The Doodlebug: A Homemade Tractor

Built-from-scratch homemade tractor, or doodlebug, keeps on ticking.

| August 2012

  • Chili Dipper Smoothing Dirt Road
    The Chili Dipper is especially handy at smoothing dirt roads in the spring.
  • Chili Dipper Right Side View
    A special attachment on the “Chili Dipper” makes it possible to move heavy automobile engines into buildings that have low entrance doors.
  • Chili Dipper Leveling Dirt Piles
    Piles of dirt can be leveled with the front blade.
  • Chili Dipper Back Scoop
    The scoop on the back holds about five wheelbarrow loads and can be loaded and unloaded easily.
  • Clell Ballard Builds Log House
    Author Clell Ballard and his then 6-year-old son beginning a log house building project with the Chili Dipper. Clell was able to accurately position heavy logs as his son activated the electric winch motor. The Chili Dipper also came in handy hoisting log rafters up to the roof level.
  • Chili Dipper Power Supply
    The power supply for the rear hoist that consists of a Model A starter motor, Hotpoint washing machine belt, old car transmission and a winch created from an old car steering box.

  • Chili Dipper Smoothing Dirt Road
  • Chili Dipper Right Side View
  • Chili Dipper Leveling Dirt Piles
  • Chili Dipper Back Scoop
  • Clell Ballard Builds Log House
  • Chili Dipper Power Supply

Probably the most common farmer-created implement in the early move from simple horse power to mechanical motive power was the homemade tractor. Dozens of companies produced tractors that were expected to replace the horse on America’s farms. The variety of such offerings was almost mind-boggling, but there was one common denominator: Farmers needed money to buy them. Most farms were small. Although they provided the essentials of life for the farm family, few generated a substantial amount of cash. For a farmer to obtain a new tractor, money had to change hands.

Although it was quite evident that more work could be accomplished with a tractor, the small farmer couldn’t always come up with enough resources to buy one. That problem was addressed in a couple of ways. Some companies provided a cheaper alternative by selling kits used to convert cars and trucks into tractors. The most common conversion involved Model T Fords since they were almost ubiquitous nationwide. In a typical conversion, the vehicle’s wheelbase was shortened, a heavy-duty rear axle was substituted and large, cleated rear wheels were installed. Some method of providing lower gearing was incorporated so the marginally powered engines could actually accomplish farm fieldwork.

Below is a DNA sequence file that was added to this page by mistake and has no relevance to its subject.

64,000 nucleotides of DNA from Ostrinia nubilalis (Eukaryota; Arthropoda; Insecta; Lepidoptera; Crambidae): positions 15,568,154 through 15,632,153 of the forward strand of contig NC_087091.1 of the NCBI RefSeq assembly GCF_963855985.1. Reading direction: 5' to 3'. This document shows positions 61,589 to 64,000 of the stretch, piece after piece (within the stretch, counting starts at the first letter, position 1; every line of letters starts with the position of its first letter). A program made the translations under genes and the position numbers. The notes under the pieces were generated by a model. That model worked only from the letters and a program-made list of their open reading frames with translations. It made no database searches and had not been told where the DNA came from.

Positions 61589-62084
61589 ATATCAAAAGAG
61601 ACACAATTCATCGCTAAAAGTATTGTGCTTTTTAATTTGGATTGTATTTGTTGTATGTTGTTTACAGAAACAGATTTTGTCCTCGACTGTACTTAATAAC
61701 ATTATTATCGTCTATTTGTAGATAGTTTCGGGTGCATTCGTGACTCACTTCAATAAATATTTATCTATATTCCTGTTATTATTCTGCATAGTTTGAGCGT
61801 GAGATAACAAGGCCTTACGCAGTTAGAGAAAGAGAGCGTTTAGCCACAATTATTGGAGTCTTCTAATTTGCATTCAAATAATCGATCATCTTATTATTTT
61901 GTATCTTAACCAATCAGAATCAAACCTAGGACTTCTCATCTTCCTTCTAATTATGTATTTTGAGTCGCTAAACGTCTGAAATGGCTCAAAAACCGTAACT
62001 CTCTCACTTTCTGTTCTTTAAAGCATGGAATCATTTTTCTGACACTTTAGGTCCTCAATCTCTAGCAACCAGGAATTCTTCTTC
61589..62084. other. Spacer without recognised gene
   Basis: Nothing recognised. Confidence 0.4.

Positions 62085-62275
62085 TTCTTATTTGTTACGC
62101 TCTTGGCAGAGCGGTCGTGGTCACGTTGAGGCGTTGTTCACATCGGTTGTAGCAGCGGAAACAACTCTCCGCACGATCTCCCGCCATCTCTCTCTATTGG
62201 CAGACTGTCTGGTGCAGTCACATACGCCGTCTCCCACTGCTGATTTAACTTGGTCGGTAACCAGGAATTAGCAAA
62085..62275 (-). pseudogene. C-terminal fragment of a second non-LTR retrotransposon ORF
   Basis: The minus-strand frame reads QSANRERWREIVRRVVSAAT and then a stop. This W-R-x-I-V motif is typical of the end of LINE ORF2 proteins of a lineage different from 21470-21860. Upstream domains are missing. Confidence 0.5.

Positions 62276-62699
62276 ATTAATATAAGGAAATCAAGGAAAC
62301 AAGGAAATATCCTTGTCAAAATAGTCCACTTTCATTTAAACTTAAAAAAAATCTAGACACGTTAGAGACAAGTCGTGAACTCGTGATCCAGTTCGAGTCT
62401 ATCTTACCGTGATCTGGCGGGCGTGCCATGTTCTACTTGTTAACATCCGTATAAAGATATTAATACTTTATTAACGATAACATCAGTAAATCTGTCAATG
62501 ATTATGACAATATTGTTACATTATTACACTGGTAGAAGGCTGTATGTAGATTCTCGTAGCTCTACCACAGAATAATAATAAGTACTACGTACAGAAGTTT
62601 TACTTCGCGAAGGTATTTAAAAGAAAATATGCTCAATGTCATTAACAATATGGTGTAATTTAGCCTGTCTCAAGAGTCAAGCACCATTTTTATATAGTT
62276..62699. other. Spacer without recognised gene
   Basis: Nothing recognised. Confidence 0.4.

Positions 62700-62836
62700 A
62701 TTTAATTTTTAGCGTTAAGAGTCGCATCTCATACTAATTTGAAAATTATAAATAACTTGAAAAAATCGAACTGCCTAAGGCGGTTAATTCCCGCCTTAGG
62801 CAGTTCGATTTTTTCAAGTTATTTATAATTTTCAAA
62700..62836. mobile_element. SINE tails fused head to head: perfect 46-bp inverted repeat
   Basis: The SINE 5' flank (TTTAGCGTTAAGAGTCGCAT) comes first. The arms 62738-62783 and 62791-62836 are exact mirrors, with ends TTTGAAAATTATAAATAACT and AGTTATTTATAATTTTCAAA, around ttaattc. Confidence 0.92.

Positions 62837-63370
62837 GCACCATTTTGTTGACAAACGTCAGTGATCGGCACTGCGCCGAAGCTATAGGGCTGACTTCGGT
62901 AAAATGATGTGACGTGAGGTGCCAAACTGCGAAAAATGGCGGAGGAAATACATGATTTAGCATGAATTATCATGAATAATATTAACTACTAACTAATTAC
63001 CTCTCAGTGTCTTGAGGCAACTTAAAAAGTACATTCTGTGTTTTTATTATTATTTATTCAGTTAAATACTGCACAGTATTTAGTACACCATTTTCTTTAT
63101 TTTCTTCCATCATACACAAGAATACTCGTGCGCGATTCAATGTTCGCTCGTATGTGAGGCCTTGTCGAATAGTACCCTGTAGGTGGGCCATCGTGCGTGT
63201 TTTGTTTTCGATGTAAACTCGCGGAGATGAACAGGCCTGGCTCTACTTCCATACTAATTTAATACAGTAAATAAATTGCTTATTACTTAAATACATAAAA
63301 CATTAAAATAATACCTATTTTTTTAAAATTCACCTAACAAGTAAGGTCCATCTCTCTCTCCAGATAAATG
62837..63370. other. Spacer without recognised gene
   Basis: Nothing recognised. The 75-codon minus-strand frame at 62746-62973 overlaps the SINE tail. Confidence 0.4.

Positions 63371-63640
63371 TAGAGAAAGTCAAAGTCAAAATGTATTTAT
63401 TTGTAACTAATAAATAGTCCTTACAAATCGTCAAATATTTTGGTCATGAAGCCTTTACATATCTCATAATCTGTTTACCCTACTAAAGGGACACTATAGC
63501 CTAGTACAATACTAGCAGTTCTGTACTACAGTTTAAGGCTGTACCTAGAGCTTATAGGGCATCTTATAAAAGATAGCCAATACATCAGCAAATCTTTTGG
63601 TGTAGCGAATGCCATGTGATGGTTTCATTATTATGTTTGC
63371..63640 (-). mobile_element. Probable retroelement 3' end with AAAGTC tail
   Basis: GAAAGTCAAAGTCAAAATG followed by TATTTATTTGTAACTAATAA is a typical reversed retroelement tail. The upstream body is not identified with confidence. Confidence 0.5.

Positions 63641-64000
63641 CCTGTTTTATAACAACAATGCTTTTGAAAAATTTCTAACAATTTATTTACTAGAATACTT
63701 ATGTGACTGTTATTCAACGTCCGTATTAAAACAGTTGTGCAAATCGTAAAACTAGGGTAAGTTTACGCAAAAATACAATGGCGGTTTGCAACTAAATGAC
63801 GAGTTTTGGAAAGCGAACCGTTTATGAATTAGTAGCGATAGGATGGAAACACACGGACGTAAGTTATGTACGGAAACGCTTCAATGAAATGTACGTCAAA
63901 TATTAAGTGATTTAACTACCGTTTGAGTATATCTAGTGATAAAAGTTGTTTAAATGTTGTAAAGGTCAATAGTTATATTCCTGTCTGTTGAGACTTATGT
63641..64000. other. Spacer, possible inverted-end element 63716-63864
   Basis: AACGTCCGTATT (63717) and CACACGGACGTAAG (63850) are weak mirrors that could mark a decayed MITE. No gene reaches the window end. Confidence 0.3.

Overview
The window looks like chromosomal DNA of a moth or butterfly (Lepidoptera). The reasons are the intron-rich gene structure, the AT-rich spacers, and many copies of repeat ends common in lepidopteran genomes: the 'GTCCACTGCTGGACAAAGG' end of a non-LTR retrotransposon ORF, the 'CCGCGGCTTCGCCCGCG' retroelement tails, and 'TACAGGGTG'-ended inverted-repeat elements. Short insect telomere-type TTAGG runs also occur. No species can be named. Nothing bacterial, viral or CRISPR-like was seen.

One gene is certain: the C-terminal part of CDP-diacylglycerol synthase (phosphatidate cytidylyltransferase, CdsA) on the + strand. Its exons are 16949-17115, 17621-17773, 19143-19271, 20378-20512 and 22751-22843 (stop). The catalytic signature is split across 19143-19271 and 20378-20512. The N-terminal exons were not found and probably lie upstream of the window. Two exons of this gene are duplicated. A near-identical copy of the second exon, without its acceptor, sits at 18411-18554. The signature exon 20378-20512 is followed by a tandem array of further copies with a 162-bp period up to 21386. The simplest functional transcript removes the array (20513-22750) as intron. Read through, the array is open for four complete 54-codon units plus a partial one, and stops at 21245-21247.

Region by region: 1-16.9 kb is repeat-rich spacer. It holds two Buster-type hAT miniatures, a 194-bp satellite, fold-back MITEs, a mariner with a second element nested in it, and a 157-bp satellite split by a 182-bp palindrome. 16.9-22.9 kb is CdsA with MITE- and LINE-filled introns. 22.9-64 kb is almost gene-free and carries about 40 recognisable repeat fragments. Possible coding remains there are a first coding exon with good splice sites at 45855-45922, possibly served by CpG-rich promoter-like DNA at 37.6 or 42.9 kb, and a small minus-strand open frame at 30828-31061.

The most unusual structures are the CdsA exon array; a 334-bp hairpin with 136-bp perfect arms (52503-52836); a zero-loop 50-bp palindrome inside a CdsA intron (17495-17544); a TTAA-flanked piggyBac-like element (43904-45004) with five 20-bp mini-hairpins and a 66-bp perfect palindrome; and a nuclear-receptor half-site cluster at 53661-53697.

The affordable option

Farmers who built their own homemade tractors found an even more economical option. Any old motorized vehicle was a candidate for conversion; any mechanical components available were utilized. Out-of-pocket costs were nil. Since every farmer-created tractor was different, only a few accurate observations apply to all of them.

Heavy-duty rear axles were generally salvaged from trucks. In those days, trucks had axle ratios like 8-10:1 (car ratios were more commonly 4-5:1). Those lower gears were supplemented by using two transmissions. The first transmission could be put in first gear, which meant that first gear in the second transmission was multiplied three or four times. That provided enough power to pull agricultural implements.



Putting that power to the ground was a major problem because car/truck-based tractors lacked adequate weight for good traction. Cleated steel wheels partially made up for that handicap. When the power-to-traction equation was adequate, another problem raised its ugly head. The mechanical components utilized were rarely strong enough for the heavy work asked of them. Burned-out clutches, disintegrated transmissions and broken axles were common.

In spite of the drawbacks of homemade tractors, thousands toiled successfully on the farms of America and helped make horse-powered agriculture a thing of the past. Collectively they have been given the title “doodlebug,” and enthusiast organizations exist in some areas.

jrufus2011
11/13/2017 7:08:03 PM

i have a 1932 ford doodlebug flathead v8 runs and drives grate id like to sale 3500 0b0 frankfort ky 502 319 4486